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Great love in the era of micro media

(People's Daily Online)

08:25, April 23, 2013

People chat near a temporary tent on the second night after the deadly earthquake in Lushan County in Ya'an City, southwest China's Sichuan Province, April 21, 2013. A 7.0-magnitude earthquake jolted Lushan County of Ya'an City on April 20 morning. (Xinhua/Wen Tao)

Edited and Translated by Huang Beibei, People's Daily Online

"The whole China leaped up," that is the gesture of a nation in face of disaster after the Lushan earthquake. Strong and effective government initiatives, timely and adequate broadcast of media, and countless ordinary people who give a helping hand in their own way have formed a common destiny. Internet, well into the lives of hundreds of millions of people, is undoubtedly an important platform to unite the positive energy.

A piece of message about the earthquake send by China International Search & Rescue Team (CISAR) on Sina Weibo, a popular Chinese microblogging website was forwarded more than 460,000 times. Public account "earthquake relief" on WeChat, the most popular mobile application in China, witnessed increase of nearly 100,000 followers in less than one day, sending 150,000 messages. Search engines and portals took joint action and put up the platform for looking for those who lost touch with their families in the earthquake. Not everyone can be in Ya'an, Sichuan province, but on this platform, the space and time gap is reduced to zero; everyone can express their concern, express feelings, and provide advice. No man is an island in the world of the Internet; in the micro media era where everyone has the microphone, our hearts are together.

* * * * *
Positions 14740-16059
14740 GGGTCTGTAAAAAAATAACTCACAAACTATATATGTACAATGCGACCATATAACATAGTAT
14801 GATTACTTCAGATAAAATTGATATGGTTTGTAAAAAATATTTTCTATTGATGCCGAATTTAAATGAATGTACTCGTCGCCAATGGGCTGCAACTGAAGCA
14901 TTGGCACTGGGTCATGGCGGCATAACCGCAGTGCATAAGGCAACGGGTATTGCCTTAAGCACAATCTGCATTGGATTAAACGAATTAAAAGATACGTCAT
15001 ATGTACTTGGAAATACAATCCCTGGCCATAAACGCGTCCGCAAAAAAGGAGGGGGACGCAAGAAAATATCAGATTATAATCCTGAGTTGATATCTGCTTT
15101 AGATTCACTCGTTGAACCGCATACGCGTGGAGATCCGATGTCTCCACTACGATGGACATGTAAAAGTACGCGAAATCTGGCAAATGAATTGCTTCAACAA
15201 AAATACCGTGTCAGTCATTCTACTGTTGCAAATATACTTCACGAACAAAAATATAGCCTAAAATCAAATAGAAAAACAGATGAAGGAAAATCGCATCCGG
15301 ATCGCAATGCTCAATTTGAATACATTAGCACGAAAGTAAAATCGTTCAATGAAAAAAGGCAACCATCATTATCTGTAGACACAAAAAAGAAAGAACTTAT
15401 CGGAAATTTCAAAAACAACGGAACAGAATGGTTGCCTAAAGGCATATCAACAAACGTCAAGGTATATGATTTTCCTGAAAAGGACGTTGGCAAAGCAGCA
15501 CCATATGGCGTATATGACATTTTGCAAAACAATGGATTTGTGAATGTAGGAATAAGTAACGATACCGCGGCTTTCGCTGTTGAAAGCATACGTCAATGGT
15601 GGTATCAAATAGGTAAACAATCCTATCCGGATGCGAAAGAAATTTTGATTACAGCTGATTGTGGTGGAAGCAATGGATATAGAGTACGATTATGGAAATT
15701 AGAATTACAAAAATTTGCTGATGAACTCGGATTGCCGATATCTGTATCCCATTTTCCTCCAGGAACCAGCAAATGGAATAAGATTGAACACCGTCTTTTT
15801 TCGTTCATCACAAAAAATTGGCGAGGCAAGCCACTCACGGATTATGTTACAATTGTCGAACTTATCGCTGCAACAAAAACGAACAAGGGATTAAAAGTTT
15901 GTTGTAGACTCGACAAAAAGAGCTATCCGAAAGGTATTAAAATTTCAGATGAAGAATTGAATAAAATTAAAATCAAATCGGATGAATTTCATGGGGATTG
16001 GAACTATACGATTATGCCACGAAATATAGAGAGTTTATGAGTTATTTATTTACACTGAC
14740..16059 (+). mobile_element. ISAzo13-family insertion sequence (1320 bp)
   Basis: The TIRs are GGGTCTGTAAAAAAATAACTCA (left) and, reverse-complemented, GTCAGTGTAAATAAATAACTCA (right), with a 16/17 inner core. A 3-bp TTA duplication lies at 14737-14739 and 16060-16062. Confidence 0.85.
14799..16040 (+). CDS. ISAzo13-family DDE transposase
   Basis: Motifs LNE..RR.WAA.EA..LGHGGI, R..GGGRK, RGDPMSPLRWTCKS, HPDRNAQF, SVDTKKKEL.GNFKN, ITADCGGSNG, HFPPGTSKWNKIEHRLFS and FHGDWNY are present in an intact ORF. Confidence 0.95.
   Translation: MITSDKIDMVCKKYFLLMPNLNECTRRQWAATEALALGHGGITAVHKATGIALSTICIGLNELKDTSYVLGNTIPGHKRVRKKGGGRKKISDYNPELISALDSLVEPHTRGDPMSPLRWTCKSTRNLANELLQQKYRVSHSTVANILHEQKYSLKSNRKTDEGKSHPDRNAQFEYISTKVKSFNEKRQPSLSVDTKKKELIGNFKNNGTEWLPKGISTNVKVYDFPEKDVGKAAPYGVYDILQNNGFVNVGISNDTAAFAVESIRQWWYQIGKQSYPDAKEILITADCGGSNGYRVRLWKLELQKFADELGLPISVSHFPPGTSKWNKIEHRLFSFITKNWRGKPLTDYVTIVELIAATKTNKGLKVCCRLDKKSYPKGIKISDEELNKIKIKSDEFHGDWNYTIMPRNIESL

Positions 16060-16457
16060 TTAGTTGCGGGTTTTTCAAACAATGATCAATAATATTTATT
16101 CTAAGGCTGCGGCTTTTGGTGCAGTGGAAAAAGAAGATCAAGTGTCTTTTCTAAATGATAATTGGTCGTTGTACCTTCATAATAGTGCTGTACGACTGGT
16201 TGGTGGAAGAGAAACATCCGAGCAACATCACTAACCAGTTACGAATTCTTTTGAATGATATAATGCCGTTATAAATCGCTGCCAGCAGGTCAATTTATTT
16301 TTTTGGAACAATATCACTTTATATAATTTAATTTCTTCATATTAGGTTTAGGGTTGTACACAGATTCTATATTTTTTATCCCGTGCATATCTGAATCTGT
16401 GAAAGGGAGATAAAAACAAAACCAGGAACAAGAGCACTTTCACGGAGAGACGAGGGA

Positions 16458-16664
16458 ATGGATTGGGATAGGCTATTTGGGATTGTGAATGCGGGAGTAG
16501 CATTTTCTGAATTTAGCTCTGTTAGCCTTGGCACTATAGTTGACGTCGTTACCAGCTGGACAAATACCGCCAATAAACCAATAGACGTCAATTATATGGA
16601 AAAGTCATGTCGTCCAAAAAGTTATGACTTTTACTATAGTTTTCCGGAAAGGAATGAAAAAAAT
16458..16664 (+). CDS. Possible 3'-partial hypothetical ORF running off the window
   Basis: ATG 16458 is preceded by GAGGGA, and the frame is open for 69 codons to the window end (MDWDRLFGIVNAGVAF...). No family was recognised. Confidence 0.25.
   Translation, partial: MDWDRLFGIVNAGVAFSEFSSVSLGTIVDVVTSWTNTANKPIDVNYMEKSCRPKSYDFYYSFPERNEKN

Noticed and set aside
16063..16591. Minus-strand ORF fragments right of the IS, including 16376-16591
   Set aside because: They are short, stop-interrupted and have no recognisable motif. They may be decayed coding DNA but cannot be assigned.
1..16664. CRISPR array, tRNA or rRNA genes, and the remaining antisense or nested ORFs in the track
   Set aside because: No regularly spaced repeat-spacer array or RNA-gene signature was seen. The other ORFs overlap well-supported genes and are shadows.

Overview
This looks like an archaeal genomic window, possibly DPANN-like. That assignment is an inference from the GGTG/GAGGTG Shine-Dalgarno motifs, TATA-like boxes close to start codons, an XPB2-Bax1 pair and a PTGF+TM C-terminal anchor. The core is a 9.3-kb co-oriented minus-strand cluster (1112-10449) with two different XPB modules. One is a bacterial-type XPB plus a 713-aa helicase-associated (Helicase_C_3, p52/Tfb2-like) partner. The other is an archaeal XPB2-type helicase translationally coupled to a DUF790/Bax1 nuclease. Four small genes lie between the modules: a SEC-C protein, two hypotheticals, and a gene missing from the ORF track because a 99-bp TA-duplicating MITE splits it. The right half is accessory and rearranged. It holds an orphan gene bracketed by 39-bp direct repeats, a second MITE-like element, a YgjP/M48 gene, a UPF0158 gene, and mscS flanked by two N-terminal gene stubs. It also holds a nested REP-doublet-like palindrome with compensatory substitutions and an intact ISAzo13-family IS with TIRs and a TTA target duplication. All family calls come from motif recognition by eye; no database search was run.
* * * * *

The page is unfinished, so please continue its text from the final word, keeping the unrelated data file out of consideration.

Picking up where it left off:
Five years ago, afar the Wenchuan earthquake, many people put a red heart in their signature on QQ, a popular instant messaging software service, to pass a strong emotional power. Volunteers organized through blog and forums played an important role.

During these five years, from social networks to microblogging, and then the sudden emergence of the WeChat, network accompanied the country to grow together. Micro media brings together the efforts of the earthquake relief and countless individuals’ active participation has built a new rescue lifeline.

More importantly, Internet users continue to get mature after so many emergencies and public discussions. After the Lushan earthquake, the self-awareness and reflection spread in the entire Internet world let people see the formation of a public space filled with citizen spirit.

Volunteers have been called on to give way to the professional rescuers before departure. When reporters were just on the road, messages reminding them to pay attention to media ethics have become hot topics in microblogging. A piece of false information about looking for family member also became a target for all, making the consensus of “do not start rumors, do not believe rumors, and do not pass rumors " become more solid. Entries calling on netizens to make fewer phone calls, not to make donations to inappropriate organizations, even not to encourage speculation nor being sensational have shown Internet users are getting maturing with rational mentality. Isn’t it just the epitome of the progressing Chinese society?

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Email|Print|Comments(Editor:YaoChun、Gao Yinan)

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